B.         “Say When on Pay”.  The Act requires a non-binding shareholder vote at least once every 6 years to determine whether the non-binding votes to approve executive compensation packages described above will occur every 1, 2 or 3 years.  Under the Proposed Rules, this “say when on pay” frequency vote would be required only in a proxy statement solicited for an annual or other meeting of shareholders for which compensation disclosure is required. 

The Proposed Rules for “say when on pay” votes do not provide the specific language to be used with respect to such votes and do not require issuers to frame the vote in the form of a resolution.  Issuers would be required to disclose that they are providing a separate shareholder advisory vote on the frequency of the “say on pay” vote on executive compensation and to briefly explain the general effect of the vote (such as whether the vote is non-binding).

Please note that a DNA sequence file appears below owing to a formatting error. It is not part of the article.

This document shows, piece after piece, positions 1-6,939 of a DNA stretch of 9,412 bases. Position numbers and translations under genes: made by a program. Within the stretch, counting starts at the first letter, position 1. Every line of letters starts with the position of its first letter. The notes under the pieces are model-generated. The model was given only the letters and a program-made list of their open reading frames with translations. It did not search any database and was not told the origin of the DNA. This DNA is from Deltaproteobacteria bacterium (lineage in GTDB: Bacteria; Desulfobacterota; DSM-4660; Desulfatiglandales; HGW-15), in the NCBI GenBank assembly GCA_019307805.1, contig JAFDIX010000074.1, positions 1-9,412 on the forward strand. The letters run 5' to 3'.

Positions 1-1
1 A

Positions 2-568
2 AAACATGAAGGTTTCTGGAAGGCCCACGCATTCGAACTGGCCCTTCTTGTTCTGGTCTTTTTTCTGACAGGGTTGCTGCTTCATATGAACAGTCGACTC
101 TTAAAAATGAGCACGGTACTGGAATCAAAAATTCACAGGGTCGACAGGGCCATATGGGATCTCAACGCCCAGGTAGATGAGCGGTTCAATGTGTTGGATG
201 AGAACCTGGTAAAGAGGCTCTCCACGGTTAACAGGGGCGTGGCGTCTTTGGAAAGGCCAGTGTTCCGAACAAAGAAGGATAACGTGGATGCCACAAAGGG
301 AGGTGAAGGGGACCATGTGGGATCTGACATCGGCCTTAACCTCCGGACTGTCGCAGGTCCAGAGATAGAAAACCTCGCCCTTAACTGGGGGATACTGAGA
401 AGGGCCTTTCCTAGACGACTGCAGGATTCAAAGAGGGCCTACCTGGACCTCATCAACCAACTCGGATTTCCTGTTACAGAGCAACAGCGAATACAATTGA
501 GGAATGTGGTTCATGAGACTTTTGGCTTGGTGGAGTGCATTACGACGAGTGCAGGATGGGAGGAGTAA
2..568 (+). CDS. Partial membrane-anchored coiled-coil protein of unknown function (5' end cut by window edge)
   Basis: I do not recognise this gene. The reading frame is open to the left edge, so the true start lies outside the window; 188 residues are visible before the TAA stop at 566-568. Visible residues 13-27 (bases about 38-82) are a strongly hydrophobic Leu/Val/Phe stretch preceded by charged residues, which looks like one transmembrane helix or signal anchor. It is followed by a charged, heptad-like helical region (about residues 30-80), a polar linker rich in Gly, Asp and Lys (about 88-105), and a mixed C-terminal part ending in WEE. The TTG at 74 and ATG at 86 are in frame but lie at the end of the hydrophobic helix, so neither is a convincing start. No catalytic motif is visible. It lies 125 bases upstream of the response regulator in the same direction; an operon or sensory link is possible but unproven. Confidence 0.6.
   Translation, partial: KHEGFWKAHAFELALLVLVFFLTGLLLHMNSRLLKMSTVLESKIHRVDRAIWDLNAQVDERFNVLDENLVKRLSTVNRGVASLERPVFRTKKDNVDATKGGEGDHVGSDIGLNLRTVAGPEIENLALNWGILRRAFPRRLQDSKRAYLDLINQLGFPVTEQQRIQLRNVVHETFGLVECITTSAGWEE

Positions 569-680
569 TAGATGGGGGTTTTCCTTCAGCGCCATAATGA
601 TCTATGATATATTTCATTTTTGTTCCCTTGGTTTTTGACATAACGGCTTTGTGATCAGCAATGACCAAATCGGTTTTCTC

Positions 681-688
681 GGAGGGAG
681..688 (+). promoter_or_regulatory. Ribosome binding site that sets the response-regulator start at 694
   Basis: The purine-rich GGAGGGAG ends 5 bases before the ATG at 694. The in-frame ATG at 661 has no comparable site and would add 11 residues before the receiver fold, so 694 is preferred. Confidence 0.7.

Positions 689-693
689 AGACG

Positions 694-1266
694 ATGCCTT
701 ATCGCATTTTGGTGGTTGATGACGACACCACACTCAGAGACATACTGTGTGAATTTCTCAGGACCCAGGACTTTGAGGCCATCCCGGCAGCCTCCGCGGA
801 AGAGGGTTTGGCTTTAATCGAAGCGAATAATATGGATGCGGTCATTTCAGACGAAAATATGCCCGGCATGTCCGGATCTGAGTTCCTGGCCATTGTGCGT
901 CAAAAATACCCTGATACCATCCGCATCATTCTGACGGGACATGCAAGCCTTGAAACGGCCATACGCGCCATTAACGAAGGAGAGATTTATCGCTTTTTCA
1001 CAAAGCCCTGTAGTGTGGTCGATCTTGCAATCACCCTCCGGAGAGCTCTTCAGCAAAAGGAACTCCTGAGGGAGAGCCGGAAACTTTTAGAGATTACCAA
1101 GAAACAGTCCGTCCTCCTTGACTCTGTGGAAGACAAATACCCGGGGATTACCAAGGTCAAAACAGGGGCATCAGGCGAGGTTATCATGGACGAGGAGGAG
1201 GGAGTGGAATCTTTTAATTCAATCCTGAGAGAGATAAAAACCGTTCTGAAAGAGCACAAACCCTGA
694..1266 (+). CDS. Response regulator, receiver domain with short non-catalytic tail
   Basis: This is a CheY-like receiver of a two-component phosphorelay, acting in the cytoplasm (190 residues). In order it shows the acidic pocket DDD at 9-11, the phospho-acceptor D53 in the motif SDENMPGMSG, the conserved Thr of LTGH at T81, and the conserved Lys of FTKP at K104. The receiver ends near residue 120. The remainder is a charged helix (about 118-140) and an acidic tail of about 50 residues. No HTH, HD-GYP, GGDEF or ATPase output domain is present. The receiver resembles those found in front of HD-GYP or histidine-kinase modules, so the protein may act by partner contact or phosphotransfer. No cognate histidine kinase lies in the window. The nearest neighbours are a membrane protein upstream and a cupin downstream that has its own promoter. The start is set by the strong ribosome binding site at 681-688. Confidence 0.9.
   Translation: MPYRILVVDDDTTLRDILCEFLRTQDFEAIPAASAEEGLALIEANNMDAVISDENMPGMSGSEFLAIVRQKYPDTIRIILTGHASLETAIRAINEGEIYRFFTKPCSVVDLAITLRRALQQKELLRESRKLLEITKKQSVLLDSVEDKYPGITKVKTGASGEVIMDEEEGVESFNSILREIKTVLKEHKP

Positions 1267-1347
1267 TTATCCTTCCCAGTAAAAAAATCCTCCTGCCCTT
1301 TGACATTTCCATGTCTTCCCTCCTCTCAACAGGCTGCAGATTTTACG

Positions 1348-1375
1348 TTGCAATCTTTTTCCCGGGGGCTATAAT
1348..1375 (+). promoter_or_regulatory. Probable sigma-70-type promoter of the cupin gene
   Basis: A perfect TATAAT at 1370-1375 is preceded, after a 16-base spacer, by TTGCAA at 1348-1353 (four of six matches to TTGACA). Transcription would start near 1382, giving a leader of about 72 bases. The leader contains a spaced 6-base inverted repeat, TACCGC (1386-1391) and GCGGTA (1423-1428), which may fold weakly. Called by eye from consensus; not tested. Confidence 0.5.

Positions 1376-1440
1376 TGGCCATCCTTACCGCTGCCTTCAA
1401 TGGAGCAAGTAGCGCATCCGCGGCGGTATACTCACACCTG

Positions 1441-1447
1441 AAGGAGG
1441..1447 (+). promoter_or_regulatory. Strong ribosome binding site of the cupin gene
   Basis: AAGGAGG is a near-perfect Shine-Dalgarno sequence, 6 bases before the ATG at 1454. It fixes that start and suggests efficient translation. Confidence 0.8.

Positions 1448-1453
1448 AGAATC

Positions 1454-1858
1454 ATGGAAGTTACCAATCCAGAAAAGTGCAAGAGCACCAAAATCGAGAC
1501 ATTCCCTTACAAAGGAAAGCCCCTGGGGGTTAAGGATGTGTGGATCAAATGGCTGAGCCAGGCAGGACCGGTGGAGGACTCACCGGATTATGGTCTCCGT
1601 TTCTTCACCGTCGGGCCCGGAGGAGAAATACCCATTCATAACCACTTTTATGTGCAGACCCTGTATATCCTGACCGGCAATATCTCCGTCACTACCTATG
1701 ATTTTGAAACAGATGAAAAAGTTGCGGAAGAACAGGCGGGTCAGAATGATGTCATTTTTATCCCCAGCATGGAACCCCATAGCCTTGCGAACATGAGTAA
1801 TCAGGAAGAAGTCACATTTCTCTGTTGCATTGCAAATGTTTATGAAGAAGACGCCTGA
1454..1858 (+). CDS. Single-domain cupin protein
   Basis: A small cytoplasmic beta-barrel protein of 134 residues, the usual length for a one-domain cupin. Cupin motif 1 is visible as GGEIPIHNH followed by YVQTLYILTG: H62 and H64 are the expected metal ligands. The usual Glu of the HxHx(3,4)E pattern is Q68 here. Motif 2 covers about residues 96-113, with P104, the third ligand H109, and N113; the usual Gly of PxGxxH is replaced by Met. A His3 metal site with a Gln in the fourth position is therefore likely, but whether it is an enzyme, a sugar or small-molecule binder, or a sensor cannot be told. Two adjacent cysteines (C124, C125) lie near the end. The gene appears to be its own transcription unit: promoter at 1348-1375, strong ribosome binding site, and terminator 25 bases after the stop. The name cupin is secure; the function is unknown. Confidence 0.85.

The Proposed Rules permit the exclusion of shareholder proposals that would provide a say-on-pay vote or seek future say-on-pay votes or that relates to the frequency of say-on-pay votes, provided the issuer has adopted a policy on the frequency of say-on-pay votes that is consistent with the plurality of votes cast in the most recent “say when on pay” vote in accordance with the Proposed Rules.  For example, if in the first “say when on pay” vote the largest number of votes were cast for a two-year frequency for future shareholder votes on executive compensation, and the issuer discloses that it has approved a policy to hold the vote every two years, a shareholder proposal seeking a different frequency could be excluded so long as the issuer seeks votes on executive compensation every two years and provides a “say when on pay” vote at least every six years as required by the Act.